How to beat 2012’s web threats (Part 1)

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How to beat 2012’s web threats (Part 1)

Description: web threats

How much trouble can the kids get into with your old laptop, or nan with her new mobile phone? A lot. John Oates explains how to protect your identity, bank account and computer as you venture on to the web

Even the most clued-up user can get into trouble online, and whether you’re inheriting someone’s old machine or setting up a brand-new PC there’s a lot to remember. So what advice do you offer the schoolkid receiving dad’s passed-down laptop? And how much trouble can nan get into with her new iPhone or tablet?

Today’s online dangers are more likely to come from organised criminal gangs than script-writing hacker kids. A malware infection could empty your bank account and damage your computer. These crooks are hunting down your private information, which includes much more than just your bank details. Login details for websites can give away enough information to get an identity theft underway. For this reason, you’d be wise not to include your real-world address or date of birth on Facebook profiles or other publicly accessible websites.

Traditional PC viruses are becoming less of an issue. Of the new malware strains Panda Labs found in the third quarter of 2011, 77 percent were Trojan horses, against  12 percent for viruses. Trojans are software designed to take control of your PC, whether to forward span and phishing messages or to return data to a hacker’s server. Trojans have been gaining ground for some time - a trend that’s unlikely to change in 2012.

But there are other dangers that you might never even notice. A web-connected computer can be conscripted into a ‘zombie network’ of machines that collectively run distributed denial-of service (DDoS) attacks on websites or servers. Such software might drain the batteries more quickly than usual on a laptop or other mobile device, but you might not notice any other changes while your computer is busy working for a criminal gang. If you do notice a change in how your machine or phone is behaving, be sure to investigate using an appropriate scanner.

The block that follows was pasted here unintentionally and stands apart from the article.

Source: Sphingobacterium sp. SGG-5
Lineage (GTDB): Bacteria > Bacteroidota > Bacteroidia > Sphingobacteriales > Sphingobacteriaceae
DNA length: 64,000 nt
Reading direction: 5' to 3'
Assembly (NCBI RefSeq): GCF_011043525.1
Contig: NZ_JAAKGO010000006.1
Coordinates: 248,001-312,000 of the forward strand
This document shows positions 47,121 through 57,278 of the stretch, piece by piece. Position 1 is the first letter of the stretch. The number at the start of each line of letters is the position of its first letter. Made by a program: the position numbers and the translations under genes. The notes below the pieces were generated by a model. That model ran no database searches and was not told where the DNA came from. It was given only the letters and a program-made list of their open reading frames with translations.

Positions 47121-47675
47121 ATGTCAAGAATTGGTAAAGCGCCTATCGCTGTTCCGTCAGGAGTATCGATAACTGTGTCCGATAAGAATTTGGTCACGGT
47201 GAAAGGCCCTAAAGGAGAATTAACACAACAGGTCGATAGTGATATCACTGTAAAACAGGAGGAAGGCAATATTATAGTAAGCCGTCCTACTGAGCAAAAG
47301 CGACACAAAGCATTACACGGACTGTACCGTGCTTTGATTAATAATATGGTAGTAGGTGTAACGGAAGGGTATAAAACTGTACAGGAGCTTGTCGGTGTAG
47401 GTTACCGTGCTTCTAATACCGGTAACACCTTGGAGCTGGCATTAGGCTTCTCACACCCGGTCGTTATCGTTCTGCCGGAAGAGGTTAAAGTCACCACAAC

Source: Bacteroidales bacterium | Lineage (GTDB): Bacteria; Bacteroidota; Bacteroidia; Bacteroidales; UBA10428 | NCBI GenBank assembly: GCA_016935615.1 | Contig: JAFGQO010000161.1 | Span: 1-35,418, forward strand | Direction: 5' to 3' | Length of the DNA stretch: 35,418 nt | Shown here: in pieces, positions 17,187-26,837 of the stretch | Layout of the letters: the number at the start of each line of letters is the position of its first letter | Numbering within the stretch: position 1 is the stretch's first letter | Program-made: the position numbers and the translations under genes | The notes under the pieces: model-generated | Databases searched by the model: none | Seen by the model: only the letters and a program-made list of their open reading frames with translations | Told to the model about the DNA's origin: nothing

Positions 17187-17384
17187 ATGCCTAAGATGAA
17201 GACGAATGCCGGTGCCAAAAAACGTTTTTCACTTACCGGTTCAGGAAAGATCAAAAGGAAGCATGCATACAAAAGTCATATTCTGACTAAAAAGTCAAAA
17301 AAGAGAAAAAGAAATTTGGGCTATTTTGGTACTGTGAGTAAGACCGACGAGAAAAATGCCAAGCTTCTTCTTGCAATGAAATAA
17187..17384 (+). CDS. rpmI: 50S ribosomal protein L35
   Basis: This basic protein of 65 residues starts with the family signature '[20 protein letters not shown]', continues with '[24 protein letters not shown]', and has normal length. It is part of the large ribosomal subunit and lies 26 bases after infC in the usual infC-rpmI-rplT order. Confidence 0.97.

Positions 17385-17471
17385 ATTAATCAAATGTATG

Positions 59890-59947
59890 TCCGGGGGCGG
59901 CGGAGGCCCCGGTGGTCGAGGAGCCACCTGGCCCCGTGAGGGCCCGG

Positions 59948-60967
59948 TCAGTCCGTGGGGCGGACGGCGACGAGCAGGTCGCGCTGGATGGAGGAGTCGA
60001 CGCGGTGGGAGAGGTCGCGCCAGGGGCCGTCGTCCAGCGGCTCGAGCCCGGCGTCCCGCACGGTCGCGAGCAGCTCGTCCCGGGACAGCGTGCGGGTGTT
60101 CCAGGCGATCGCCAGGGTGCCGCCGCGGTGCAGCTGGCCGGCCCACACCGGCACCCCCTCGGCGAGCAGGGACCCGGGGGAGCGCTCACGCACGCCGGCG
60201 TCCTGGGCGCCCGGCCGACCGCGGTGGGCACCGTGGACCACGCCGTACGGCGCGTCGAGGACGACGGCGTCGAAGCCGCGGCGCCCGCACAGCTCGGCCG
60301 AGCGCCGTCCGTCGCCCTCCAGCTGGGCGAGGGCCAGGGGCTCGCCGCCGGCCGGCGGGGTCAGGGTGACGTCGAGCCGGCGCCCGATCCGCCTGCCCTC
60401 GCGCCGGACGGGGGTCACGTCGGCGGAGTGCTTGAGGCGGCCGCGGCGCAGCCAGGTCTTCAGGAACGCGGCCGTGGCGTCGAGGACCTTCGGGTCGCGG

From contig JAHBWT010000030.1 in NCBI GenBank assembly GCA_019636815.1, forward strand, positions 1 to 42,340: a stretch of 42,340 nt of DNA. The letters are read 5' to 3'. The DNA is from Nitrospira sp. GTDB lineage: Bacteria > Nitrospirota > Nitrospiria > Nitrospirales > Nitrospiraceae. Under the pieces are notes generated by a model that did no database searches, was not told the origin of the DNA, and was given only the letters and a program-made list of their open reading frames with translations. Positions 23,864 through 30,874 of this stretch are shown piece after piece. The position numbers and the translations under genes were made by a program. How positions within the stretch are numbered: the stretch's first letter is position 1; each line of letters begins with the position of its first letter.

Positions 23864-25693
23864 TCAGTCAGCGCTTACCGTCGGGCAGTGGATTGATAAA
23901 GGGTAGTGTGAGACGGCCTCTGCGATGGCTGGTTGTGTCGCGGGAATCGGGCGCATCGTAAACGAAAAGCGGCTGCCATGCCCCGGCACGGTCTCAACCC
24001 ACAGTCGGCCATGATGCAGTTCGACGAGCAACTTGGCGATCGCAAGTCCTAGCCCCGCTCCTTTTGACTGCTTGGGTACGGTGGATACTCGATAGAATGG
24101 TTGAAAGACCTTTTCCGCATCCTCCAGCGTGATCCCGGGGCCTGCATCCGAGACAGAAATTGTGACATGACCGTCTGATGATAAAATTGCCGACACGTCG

Another danger you might run into is fake antivirus, software that places popup adverts on your PC’s screen. Don’t be fooled into clicking a link in the pop-up to download software that purports to remove a supposed infection - you’ll either end up forking out for unnecessary software or malware will be loaded on to your PC.

To stay safe online, you need to use the common sense you apply to the real world. Instruct less experienced users to trust their gut instincts. If something about a website or email looks or feels wrong, even if they can’t put their finger on exactly why, it probably is - or, at the very least, further investigation into its credibility is required.

Here are a few useful tips to keep you on the straight and narrow:

Your bank will not email you if someone attempts to access your account.

Her Majesty’s Revenue and Customs will not email you news of a huge tax rebate.

Young, beautiful Russian girls do not want to meet you (or, indeed, marry you).

None of these old threats is going away any time soon, and 2012 is set to bring new online dangers. Keep your wits about you.

Wi-Fi security

Description: Malware Strains

The majority of new PCs sold this Christmas will be laptops and netbooks. These will probably be connected to a home Wi-Fi network, which brings its own dangers. For a good overview of how to sort out your home Wi-Fi security, see the guide produced by Get Safe Online at tinyuricom/cpaupwq.

But laptops aren’t going to stay safely at home. They’re going to be taken down to the local café, which offers free Wi-Fi access with every cup of coffee. However good the lattes and muffins might be, though, you need to be confident that the café owners are doing a good job of keeping their network safe.

Tablets and other mobile devices are particularly vulnerable. An iPad or other Apple device is arguably safer from malware, but social-manipulation scams and DNS attacks don’t mind what platform you’re using. Mac malware is on the rise, too, as Apple’s market share increases.

Scammers target Wi-Fi networks at airports, train stations, pubs and cafés. Anyone logging into such network must be especially vigilant that they select correct network - don’t allow your PC to automatically find and log into a network.

This is an easy mistake to make. You’re in a hurry and need to send a quick email or confirm an appointment before jumping on a train or plane. It seems so harmless to quickly log into an unsecured wireless network, and you can’t remember whether the station offers free Wi-Fi anyway.

Description: WIFI Settings

Show new users how to scan and identify available wireless networks and to carefully check with one they’re joining.


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